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National Garden Bureau - Year of the Hyacinth


For more than 400 years, flower lovers have been cultivating hyacinths. Giving the tulip a run for its money in popularity, hyacinths were the most popular bulb in the world during the 18th century. During that time, Dutch growers offered more than 2,000 named cultivars. Today, there are fewer than 50 cultivars in commercial production, but they’re just as beautiful as ever.


Most commonly known as Dutch hyacinths or garden hyacinths, they’re hybrids of the single species Hyacinthus orientalis that grows wild in Turkey, Syria and other areas of the eastern Mediterranean.


Today’s hyacinths look very different than their wild counterparts. Following centuries of breeding, they feature taller flower spikes and much larger, mostly double florets that are compact on the stem. The most popular cultivars are various shades of purple and blue.


Hyacinth bulbs should be planted now through late fall, which coincides with the planting of tulips and daffodils. Choose a spot with well-drained soil that doesn’t get soggy. While full sun is best, hyacinths will grow in light shade. Ideally, bulbs should be planted in groups of five or more, spaced about 5 inches apart and at a depth of about 4 to 5 inches.


Like tulips, hyacinths look their best the first spring after planting. Although the bulbs will bloom for several years, they gradually revert to the original species with single florets that are widely spaced along the stem. For this reason, many gardeners choose to plant new bulbs every couple of years.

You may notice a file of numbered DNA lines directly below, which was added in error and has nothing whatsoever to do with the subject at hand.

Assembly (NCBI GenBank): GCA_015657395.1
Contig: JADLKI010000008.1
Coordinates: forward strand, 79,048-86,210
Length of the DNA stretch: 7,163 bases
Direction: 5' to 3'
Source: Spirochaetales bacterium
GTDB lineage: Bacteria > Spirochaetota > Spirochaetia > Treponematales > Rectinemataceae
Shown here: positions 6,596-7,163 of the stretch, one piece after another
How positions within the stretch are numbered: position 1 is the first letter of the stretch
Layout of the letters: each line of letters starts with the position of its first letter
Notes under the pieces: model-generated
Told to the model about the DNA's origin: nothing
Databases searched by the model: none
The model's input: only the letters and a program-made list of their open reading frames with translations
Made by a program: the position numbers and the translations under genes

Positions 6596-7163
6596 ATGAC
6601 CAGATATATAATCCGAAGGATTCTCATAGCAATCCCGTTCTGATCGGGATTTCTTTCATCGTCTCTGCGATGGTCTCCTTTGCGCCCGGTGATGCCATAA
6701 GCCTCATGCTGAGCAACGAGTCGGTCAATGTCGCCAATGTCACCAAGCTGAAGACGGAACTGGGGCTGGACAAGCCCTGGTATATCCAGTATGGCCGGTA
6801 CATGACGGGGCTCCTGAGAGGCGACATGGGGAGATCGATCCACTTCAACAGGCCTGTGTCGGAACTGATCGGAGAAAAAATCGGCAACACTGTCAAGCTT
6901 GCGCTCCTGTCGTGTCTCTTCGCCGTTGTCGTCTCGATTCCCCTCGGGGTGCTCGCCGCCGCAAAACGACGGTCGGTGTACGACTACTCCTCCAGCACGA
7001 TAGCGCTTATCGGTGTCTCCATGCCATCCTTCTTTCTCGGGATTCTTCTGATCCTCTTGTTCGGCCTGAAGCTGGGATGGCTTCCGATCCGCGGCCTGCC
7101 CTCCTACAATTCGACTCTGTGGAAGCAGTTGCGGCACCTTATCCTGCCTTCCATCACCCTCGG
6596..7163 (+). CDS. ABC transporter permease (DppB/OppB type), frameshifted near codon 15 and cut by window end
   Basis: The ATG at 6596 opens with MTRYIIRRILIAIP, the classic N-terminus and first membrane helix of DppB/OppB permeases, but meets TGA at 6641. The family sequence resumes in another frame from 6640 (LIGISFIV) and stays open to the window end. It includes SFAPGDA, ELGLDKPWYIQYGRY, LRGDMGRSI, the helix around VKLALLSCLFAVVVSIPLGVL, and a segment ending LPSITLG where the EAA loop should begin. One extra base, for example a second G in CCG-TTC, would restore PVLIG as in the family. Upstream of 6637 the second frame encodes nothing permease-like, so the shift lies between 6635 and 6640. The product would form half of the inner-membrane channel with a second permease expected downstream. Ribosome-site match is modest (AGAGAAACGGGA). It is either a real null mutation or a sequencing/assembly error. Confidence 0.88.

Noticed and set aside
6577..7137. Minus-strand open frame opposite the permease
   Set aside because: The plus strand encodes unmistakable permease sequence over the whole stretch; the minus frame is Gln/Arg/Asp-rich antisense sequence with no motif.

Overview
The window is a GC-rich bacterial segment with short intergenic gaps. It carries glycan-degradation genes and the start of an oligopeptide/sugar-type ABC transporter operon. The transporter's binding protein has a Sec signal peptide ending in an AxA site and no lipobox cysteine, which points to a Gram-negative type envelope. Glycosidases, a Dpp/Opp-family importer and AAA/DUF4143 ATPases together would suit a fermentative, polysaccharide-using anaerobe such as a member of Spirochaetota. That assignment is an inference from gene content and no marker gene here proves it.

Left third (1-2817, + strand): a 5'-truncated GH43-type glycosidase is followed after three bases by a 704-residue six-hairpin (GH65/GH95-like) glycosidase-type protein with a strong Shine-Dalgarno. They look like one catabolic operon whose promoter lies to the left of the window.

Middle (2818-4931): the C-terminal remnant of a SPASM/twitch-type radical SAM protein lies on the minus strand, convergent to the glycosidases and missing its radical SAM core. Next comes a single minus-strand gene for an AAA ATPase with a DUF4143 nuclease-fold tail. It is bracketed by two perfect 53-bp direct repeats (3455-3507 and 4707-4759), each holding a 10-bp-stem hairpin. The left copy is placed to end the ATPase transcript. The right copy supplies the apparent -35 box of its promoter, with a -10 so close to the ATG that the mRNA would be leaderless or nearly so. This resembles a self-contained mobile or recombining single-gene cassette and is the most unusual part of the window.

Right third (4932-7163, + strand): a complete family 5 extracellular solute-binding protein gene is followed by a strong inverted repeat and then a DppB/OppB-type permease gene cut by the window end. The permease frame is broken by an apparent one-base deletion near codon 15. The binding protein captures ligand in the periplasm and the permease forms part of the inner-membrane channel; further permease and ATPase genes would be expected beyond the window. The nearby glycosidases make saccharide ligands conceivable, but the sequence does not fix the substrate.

Here are a few quick garden tips for hyacinths:

  • Plant the bulbs where it’s easy to enjoy their fragrance, such as near a doorway, along a
    garden path or at the front edge of a flower border.
  • Wear gloves when planting or wash hands after handling them because hyacinth bulbs
    can cause mild skin irritation.
  • For those who live in areas populated with deer, chipmunks and voles, these bulbs
    contain oxalic acid, which makes them unappealing to these creatures.
  • Hyacinths are long-lasting cut flowers that will disperse fragrance in an entire room.
  • The bulbs flower in early to mid-spring.
  • Gardeners can encourage hyacinths to bloom for more than a year by cutting off the
    flower spikes as soon as the flowers fade.

If you’re wanting to get a jump on spring, grow hyacinth bulbs indoors. Go ahead and plant in the fall, but be sure to use pots with drainage holes in the bottom. Fill with moist growing mix and plants the bulbs about 2 inches apart with the top of the bulb about an inch below the soil surface.


To bloom properly, potted hyacinth must be exposed to consistently cold temperatures of 40 to 45 degrees Fahrenheit for at least 10 weeks. An unheated garage is a great place to place the pots as long as the bulbs don’t freeze. Following the chilling period, move the pots to a sunny window and enjoy watching them come into flower.

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